The Algarve - Portugal's most popular destination
The Algarve is a magical land in the south of Portugal, a place where the Atlantic and the Mediterranean worlds come together and blend to form a unique identify. History, tradition and culture can be found in almost every corner when you explore the Algarve.
The algarve coast
The Algarve, Portugal's south-facing Atlantic coast, is one of the sunniest regions in Europe, with 300 days of sunshine per year. There are stunning golden beaches with crystal clear waters, some are coves with amazing rock formations and others are golden sandy beaches. During the summer the temperatures are as hot as in Mediterranean resorts. While temperatures can reach 30°C, the Atlantic breezes make the climate comfortable, especially for children and the old people. In winter it's pleasantly mild, though rainy days are possible.
Nature puts on a magnificent show all year around, but especially from mid January to May, when the fields, valleys, lakes and mountains are an artist's palette of colour, with sensuous, beguiling perfumes. Unique Mediterranean plants and trees also ensure that the landscape is green throughout the year.
Many species of birds spend winter and summer here and many other unique varieties pass through on migration routes. From May to October you'll see waterfowl and birds of prey.
The people are open, friendly and accustomed to receiving visitors. You are most welcome to take part in their way of living. They are, after all, used to travelling themselves – having discovered half the world!
It's a must to visit Lagos, with an excellent geographic situation, the town was deeply influenced by several people along all its history. During the 15th Century with the discoveries, the town became a very important sea traffic centre, as from here left and arrived the “Caravelas”, which began the discovery of far away lands in Africa and America.
The Algarve has a rich ethnographic, historical and cultural heritage. The Phoenicians, Carthaginians, Romans and Moors all left their mark and influence. Celebrations and traditions have been maintained throughout the centuries. Visitors are invited to join in local folklore celebrations, such as the famous Loulé Carnival.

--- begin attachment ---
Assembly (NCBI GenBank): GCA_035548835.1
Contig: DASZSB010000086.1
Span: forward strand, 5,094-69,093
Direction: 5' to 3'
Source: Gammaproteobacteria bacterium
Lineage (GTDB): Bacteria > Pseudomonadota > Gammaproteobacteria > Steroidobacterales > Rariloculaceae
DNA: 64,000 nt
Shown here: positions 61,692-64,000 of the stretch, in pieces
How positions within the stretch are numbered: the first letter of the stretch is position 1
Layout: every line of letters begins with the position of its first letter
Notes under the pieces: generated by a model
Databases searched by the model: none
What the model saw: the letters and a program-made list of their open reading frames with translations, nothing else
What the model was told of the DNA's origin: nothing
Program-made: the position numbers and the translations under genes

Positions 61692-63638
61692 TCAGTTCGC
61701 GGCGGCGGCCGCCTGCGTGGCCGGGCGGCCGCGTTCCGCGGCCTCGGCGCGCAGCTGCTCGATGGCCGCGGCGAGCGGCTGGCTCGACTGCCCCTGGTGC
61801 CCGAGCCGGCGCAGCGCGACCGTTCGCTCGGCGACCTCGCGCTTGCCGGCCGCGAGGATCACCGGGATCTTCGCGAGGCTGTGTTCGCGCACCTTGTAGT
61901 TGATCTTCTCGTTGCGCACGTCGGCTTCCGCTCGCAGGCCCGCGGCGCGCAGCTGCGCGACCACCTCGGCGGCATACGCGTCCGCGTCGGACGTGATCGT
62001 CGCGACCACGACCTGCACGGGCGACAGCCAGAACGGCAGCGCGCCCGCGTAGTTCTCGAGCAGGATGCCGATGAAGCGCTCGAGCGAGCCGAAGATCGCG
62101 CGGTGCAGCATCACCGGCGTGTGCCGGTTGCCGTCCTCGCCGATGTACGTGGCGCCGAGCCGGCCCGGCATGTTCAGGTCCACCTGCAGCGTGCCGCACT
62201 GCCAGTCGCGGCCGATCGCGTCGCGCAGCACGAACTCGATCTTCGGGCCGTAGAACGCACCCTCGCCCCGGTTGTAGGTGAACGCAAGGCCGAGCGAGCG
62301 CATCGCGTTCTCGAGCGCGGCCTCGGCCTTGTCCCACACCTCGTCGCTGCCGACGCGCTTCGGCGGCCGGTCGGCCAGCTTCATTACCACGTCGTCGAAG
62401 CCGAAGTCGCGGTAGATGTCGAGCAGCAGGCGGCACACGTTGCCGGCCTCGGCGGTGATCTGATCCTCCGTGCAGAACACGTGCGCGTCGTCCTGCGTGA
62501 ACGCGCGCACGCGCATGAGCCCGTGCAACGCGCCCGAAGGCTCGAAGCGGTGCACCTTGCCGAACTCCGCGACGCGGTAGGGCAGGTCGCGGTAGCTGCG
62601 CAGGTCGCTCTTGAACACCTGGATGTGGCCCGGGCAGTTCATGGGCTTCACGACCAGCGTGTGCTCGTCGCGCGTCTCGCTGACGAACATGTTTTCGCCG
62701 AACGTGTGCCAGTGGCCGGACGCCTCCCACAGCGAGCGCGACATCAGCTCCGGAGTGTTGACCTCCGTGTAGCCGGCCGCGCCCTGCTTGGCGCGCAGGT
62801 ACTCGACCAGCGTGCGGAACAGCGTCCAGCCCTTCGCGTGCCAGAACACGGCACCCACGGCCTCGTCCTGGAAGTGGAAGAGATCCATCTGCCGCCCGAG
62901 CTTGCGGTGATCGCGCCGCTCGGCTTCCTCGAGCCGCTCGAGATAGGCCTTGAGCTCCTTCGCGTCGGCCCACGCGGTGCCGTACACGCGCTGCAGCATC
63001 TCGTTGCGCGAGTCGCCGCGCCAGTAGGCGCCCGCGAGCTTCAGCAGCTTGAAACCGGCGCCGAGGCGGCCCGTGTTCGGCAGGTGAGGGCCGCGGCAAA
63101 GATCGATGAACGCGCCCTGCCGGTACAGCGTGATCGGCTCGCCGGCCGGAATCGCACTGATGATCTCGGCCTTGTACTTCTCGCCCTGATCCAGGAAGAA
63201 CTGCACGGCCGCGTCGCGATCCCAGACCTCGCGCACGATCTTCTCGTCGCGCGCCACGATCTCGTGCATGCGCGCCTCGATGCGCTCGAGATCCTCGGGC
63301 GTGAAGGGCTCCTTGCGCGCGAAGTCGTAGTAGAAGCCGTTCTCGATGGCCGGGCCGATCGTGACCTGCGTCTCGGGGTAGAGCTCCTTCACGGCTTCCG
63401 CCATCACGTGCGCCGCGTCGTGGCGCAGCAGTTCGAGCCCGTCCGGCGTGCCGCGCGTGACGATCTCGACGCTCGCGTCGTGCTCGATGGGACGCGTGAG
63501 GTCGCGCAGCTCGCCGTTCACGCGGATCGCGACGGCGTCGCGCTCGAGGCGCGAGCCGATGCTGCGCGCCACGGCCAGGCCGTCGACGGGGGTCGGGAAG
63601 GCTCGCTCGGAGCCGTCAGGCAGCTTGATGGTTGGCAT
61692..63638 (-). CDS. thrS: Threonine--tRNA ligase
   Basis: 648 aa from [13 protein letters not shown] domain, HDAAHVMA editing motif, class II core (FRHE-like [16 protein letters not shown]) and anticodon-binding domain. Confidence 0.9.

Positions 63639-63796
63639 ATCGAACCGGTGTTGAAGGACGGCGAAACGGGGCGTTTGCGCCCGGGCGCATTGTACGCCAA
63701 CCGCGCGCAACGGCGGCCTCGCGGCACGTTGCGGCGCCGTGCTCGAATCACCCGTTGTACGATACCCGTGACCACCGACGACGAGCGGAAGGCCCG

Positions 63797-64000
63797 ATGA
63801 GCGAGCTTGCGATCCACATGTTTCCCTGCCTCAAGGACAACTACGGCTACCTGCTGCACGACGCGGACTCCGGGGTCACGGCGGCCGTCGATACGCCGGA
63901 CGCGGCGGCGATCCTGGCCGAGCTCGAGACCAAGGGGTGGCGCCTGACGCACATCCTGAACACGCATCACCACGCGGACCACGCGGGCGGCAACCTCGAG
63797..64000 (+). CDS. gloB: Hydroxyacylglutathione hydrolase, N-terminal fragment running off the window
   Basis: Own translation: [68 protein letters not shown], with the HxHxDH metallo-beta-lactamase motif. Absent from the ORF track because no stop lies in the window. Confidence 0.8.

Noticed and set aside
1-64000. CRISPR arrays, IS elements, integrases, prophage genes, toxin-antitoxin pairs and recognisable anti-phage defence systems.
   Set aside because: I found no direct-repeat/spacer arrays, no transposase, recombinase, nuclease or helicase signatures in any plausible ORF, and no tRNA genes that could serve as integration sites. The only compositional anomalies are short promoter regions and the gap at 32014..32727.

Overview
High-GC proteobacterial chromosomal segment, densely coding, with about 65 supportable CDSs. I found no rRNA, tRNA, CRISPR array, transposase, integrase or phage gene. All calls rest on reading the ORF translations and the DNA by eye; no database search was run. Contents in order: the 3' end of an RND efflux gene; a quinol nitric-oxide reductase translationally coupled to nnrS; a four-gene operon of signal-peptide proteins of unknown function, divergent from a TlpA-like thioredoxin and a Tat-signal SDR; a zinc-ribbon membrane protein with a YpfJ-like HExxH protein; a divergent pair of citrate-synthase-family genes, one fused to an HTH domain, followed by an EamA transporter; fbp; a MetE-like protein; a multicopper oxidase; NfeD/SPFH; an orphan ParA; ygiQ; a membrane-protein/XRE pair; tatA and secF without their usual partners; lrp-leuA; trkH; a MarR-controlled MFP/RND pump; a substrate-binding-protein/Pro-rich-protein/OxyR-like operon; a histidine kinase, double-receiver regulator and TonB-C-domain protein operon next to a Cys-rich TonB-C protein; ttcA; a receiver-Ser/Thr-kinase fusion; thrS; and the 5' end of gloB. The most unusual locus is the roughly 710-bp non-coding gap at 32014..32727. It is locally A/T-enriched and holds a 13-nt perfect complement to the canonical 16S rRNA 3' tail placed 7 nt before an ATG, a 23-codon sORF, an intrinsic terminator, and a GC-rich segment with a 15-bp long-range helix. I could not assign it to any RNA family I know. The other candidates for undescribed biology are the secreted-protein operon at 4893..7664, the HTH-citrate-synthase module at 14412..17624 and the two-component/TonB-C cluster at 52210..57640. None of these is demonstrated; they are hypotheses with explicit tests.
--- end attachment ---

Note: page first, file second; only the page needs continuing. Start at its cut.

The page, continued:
Another precious legacy is the rich and diverse gastronomy to be experienced by all. From the lobster to the shrimps, without forgetting the beaked sardines, to the perfume of a “Cataplana” of fish and shellfish, the dishes with beans “Feijoada de búzios”, the famous mackerel, the “Moreia”, octopus salad “Salada de polvo” and cuttlefish are in fact kitchen's pleasures of the Algarve always followed by a delicious wine, typical of the region. There is a huge choice of excellent Portuguese red and white table wines, as well as green (“Vinho Verde”), pink (“Rosé”) and dessert wines. The "Vinho Verde" is a light and refreshing wine with slight sparkle. The kitchen is a value to discover, for all the ones that truly appreciate the traditions.
Costa da Vincentina
With the Faro International Airport, the Algarve is just a two-and-a-half-hour flight from the UK, Ireland, the Netherlands and other major European airports.
The mild climate, the beautiful beaches, the friendly people, the wide range of entertainment and sports facilities, as well as the natural and cultural heritage of the Algarve will be some of the reasons to enjoy the Algarve and come back again.
Portugal a country with a proud history
Portugal with an impressive range of experiences allows the visitor a fascinating variety of things to discover. From the north with terraced vineyards, mountains and gorges to the rolling hills, sandy beaches, grottos and cliffs in the south. All of this in a country that allows the visitor to travel from one end to the other within a day.
Portuguese culture has many influences and this have left deep impressions on what is now Portugal. Visitors of Portugal have to look no further than the romantic nostalgia of the country's most famous music Fado.
Fado is known as the melancholic music of Portugal and makes a part of his identity. Steeped in Portugal's poetry, literature and politics the music wrenches your heart like deep blues, sung with the passion of Flamenco, drenched in sadness and nostalgia. It was born in 19th century Lisbon out of the pain of women who feared they might never see their seafaring men again. The famous Fado diva Amalia Rodrigues died in 1999 and nowadays a younger generation of singers is reshaping Fado and artists like Mariza, born in Lisbon, who has an interest in this old music bringing this strong and distinctive sound to a younger crowd in her homeland, as well as discovering a completely new audience across the rest of Europe and the USA. Whether you like it or not, Fado originally accompanied by a classical guitar and a Portuguese twelve – stringed guitar, belongs to Portugal and a candlelit evening listening to the sound of Fado is a must for all visitors and guests of the country.